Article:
"You know the chances, Hotch. You signed off on it." Reid took a deep breath, before meeting the other man's eyes. They were dark with... what? Pain, emotion? "You need to tell them. You need to tell them everything."

 

"If... if you don't make it out of that operating room, if something goes wrong, you have my word they will know." He visibly saw Hotch's shoulders move as he took a deep breath
"But right now, I see that you have a pretty good chance of walking out of this hospital. The team, they can't handle anything else, Spence. They can't."

 

I can't handle anything else. That was really what Hotch was saying.

 

Tears sprung unbidden into Reid's eyes. If he had any other choice, he would never ask this of his former unit chief. But Aaron was his medical proxy, everything had to go through him. And this... he needed this.

 

He thought back, to the beginning of all this. To the hallucinations, the headaches. Then to his first real episode, sitting on the flour of his bathroom crying as the voices assaulted him on all sides. The doctor's visits, his gentle firing from the bureau. Schizophrenia, they said. Just like Mom. Just like he'd always feared. They'd given him medication. It helped, let him manage. For four months, he stayed in his little apartment on the outskirts of DC.

 

Four months, until the voices told him he couldn't eat, that all the food in his house was poisoned. And from there, it was only down.

 

When Morgan finally visited him, he'd taped over every window. He'd lost five pounds. The lights were on, all the time. He hadn't slept in so, so long. He'd started using again, if only to make the voices stop.

 

It'd only been three weeks.

 

And Morgan had picked him up in his arms and drove him to hospital. Had sat him down and explained - carefully, gently - that he needed help. So he moved back out West, back to Vegas and the deserts he hadn't seen in a decade. And he checked himself into Bennington, giving Hotch his power of attorney.

 

But the one thing the doctors had never been able to explain was the headaches. Headaches which got steadily worse over the years. There were symptoms, ones that schizophrenia couldn't explain away. His vision would blur, constantly. He wouldn't be able to talk right, all his words slurring together.

 

And one day, he just collapsed. Finally, an MRI showed something. A dot, a miniscule speck made up of a few thousand cells.

 

A tumor, hiding in some small recess of his brain.

 

Hotch had been the one to sign off on the surgery. He trusted Hotch. Trusted him with his life.

 

There was only one more thing.

 

Reid cleared his throat, hands going to the small, folded piece of paper in his pocket. He didn't want to ask this of Hotch, but he needed to. He needed to. "I looked over the details of the surgery. There's... the most common cause of death is artitial fibrillation, leading to cardiac arrest."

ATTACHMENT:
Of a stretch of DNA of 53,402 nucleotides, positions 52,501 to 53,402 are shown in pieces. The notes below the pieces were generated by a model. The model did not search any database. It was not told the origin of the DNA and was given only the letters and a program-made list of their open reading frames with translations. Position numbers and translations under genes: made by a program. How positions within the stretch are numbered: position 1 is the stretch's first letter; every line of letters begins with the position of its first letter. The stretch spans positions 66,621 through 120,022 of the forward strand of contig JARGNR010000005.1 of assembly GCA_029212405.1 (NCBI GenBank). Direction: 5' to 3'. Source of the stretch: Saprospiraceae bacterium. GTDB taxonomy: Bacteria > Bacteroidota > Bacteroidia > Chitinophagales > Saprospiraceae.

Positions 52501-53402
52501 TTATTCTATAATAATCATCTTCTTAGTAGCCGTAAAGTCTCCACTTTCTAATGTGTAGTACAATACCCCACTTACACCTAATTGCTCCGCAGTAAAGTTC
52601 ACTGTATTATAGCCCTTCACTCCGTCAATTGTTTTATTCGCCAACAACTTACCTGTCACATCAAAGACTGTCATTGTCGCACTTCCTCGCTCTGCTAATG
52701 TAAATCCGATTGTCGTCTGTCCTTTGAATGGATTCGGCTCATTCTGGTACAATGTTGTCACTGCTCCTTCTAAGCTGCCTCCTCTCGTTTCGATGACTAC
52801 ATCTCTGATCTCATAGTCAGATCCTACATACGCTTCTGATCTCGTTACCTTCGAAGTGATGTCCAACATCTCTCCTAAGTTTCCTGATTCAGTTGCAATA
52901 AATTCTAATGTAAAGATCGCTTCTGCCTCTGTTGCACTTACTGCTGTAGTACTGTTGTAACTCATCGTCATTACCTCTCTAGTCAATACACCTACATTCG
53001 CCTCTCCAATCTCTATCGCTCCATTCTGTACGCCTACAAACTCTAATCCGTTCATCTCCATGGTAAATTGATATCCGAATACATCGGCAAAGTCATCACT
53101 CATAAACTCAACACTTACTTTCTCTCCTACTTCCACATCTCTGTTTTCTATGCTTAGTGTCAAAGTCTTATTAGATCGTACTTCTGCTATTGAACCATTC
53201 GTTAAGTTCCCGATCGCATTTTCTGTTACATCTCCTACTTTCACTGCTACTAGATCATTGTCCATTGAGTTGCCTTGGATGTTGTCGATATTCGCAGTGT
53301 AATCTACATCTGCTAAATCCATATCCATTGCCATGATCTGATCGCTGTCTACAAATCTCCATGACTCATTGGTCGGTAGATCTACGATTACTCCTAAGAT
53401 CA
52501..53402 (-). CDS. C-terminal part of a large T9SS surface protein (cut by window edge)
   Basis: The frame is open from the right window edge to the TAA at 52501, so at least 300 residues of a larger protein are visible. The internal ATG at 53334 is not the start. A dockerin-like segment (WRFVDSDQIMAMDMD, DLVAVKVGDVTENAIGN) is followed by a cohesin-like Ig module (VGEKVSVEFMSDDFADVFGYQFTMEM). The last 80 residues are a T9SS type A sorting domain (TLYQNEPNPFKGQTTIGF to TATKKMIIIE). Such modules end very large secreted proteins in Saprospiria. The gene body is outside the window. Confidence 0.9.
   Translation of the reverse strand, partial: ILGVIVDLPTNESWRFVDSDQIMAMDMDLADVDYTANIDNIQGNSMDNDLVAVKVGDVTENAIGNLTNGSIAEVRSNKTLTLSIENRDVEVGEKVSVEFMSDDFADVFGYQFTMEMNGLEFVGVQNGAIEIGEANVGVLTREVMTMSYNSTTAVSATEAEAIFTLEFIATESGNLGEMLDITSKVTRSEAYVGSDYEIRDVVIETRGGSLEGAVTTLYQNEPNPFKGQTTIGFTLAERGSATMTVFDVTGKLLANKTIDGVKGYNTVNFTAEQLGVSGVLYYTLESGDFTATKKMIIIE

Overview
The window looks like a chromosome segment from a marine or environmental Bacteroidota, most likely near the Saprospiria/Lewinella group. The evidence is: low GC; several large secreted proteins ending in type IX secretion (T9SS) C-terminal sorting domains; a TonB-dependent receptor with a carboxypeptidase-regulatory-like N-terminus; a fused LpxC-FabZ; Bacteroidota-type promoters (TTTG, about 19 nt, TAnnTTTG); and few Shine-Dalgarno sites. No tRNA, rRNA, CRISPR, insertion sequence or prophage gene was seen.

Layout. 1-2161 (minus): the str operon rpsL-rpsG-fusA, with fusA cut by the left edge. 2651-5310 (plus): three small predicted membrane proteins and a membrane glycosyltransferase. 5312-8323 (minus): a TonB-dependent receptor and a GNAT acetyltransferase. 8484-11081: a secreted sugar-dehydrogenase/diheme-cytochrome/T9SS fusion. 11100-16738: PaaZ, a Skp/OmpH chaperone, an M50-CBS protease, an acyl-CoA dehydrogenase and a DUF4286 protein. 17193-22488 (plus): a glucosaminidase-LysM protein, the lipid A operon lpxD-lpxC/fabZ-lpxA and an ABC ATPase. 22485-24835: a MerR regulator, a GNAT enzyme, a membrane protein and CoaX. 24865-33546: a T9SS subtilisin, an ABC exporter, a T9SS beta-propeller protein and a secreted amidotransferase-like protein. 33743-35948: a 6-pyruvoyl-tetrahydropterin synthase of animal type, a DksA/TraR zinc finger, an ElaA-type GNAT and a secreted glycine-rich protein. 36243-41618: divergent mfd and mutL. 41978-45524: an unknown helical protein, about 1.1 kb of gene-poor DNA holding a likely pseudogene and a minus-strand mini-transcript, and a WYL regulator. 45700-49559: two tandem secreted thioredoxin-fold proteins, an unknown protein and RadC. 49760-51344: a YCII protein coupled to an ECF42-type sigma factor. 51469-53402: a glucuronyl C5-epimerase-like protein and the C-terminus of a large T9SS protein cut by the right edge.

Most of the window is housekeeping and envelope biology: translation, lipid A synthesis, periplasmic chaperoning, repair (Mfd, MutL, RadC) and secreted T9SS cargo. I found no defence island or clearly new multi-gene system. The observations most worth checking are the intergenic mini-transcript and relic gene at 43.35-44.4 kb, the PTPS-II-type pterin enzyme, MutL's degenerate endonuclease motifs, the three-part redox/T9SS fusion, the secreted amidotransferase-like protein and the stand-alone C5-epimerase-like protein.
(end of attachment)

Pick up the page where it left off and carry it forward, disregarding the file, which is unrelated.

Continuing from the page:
He saw Hotch's brow crease. Saw the confusion in his gaze. And he wanted to stop, he wanted to stop so much, but he couldn't.

 

"I, um... the, the D-Dilaudid, it caused some damage. To my heart. And, uh, that's why the risk is so high." He sighed, looking down. "You already know all this."

 

"Spencer," There's was a striking amount of fear, in Hotch's voice. "What do you want to tell me?"

 

He tried to speak, he really did, but the words refused to come to him. So he just took the folded piece of paper from his pocket, and slid it across the table. With shaking hands, the older agent grabbed it, reading slowly.

 

It was a full two minutes later when Hotch looked at him again. "No."

 

"Hotch - "

 

"Did you really think I was going to sign this, Spencer? Did you really think - "

 

"Hotch, let me explain - "

 

" - I would just let you do this to yourself - "

 

"Aaron, stop!" His voice was loud, breathtakingly so, but it got the other man to quiet down. He sighed, softly. "At least give me a chance to explain."

 

Hotch just shook his head, the moisture in his eyes finally dripping down his face. "No. No, Reid, I won't let you explain. This," He held up the paper. "This is a fucking DNR order. And you think I'm going to sign this?"

 

Spencer just stayed silent, looking out the window. Already, the rain was lightening up.

 

"Are you suicidal?" It was seriousness in his friend's voice that made him look back.

 

"No, of course not."

 

"Then why?" Hotch put the paper back on the table, letting his hand support his forehead. "Why would you want me to sign this?"